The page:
For Sandesara, there is a similarity between pursuing a medical career and writing a book filled with people’s stories. As he explains, “The skills of a qualitative researcher – listening carefully, processing facts on the fly, and empathizing while maintaining objectivity – are precisely those of a good medical history-taker.”

A Family Affair

Sandesara and Wooten met as freshmen at Harvard and soon, they report, they had “hatched the plan” for the book. Sandesara’s family had emigrated from the Morbi area to the United States.  “I grew up hearing about the Machhu dam disaster from my mother and grandparents,” says Sandesara, “and it was my mother’s emotional reaction to the Indian Ocean tsunami of 2004 that prompted me to begin looking for more information.” His first interview for the book was with his grandparents, who provided many of the photos used in No One Had a Tongue to Speak. In fact, his grandfather, T. R. Shukla, appears in the book as the principal of Morbi’s arts college.

During the research in India, Sandesara’s mother and sister served as interpreters when Wooten spoke to local residents, translating between English and Gujarati. In addition, Wooten’s father used his experience as a geotechnical engineer to outline the technicalities of dam failures, and his mother drew maps and diagrams for the book. Sandesara’s parents are currently developing a Gujarati translation to bring the text to many of those who were directly affected by the flood.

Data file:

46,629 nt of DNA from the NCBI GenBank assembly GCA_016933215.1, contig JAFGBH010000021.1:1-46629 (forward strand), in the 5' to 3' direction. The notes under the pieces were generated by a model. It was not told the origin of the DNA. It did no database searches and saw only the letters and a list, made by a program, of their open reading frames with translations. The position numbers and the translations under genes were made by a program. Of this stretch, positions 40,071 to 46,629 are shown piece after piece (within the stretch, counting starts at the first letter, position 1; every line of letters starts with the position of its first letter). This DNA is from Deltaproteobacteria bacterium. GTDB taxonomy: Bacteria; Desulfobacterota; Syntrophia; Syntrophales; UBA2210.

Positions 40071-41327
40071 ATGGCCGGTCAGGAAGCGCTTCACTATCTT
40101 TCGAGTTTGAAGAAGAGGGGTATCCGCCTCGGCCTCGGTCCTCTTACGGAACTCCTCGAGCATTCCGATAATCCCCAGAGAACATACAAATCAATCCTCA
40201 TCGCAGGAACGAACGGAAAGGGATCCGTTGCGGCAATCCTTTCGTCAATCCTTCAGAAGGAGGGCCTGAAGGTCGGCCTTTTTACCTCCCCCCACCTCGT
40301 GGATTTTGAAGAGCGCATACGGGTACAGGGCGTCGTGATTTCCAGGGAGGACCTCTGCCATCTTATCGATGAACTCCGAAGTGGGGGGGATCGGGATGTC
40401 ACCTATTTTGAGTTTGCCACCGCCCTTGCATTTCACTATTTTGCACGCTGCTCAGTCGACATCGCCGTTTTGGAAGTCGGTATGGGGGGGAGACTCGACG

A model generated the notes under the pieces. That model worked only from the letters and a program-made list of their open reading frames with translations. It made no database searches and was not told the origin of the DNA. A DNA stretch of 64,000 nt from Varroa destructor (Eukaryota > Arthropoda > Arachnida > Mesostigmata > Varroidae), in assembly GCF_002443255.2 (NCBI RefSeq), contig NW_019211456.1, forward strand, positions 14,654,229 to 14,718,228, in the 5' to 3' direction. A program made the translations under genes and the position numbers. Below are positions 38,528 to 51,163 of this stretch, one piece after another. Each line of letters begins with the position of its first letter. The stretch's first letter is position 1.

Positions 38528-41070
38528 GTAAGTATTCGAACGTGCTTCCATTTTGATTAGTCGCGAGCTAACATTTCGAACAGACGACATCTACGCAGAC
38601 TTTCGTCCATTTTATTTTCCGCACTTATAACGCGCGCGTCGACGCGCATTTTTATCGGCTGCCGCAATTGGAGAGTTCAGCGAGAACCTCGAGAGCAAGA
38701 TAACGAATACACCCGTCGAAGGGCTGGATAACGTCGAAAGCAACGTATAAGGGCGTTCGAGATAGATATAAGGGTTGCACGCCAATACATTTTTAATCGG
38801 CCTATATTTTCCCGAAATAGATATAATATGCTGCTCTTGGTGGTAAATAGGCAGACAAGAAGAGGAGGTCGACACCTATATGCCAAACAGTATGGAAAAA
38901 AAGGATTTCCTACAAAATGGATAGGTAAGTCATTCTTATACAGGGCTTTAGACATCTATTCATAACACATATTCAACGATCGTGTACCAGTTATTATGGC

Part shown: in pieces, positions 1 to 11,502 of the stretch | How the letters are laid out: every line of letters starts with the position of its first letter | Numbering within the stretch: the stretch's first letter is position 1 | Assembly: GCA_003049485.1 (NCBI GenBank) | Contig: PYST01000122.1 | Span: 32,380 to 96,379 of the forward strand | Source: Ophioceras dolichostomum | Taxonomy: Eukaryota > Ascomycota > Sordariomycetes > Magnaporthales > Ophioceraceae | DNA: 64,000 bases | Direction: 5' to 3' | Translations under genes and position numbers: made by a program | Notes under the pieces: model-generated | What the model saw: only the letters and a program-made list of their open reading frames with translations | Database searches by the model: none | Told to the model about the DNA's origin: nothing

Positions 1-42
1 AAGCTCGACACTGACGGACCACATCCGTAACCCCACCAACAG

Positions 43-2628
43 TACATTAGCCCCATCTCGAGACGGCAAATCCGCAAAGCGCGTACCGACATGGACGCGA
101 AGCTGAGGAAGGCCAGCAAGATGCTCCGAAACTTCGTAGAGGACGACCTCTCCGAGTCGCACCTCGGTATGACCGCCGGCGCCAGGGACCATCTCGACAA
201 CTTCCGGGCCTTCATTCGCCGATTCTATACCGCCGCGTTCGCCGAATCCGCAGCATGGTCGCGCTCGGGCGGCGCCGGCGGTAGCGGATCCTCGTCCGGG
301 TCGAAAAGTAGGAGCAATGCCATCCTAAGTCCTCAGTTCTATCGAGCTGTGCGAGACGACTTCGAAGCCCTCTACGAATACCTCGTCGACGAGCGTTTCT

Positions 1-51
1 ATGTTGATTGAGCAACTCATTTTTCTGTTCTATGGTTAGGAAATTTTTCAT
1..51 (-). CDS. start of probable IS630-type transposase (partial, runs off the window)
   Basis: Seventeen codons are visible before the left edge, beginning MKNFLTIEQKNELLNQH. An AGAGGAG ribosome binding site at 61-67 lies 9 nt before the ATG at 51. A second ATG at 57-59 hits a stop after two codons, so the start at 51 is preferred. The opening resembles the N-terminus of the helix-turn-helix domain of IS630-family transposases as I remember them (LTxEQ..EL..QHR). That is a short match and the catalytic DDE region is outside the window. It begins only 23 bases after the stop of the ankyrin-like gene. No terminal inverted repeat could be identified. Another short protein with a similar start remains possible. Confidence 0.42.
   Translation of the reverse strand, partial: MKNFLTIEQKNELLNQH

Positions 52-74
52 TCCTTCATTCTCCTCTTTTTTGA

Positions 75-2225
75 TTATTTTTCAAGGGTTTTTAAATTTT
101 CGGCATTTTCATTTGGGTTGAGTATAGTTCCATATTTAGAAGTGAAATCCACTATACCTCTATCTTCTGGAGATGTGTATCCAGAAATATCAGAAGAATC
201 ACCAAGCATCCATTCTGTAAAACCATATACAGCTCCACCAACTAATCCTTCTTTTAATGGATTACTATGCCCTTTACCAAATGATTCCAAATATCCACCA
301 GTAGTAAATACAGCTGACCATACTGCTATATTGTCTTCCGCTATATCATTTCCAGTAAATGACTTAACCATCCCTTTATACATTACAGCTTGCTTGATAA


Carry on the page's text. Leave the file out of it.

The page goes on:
Human Courage in Time of Crisis

Throughout the numerous stories assembled in No One, many show a will to survive and the impulse to help others. One involves Gangaram Tapu, who at the time of the flood was a 24-year-old father of five, serving a life sentence for murder in the subdistrict prison. Tapu, a Hindu, had killed a Muslim in what Tapu characterized as an act of vigilante justice. As the flood bore down on the prison, Tapu helped other inmates move to the roof to avoid the rising level of water. A wave knocked Tapu over, and he struggled to stay afloat as it carried him out of the prison. Even while attempting to save his own life, he managed to save dozens of others from drowning before he collapsed. He turned himself in to the police days a few days later. His heroic behavior weighed heavily in his favor, and many weeks later, he was pardoned.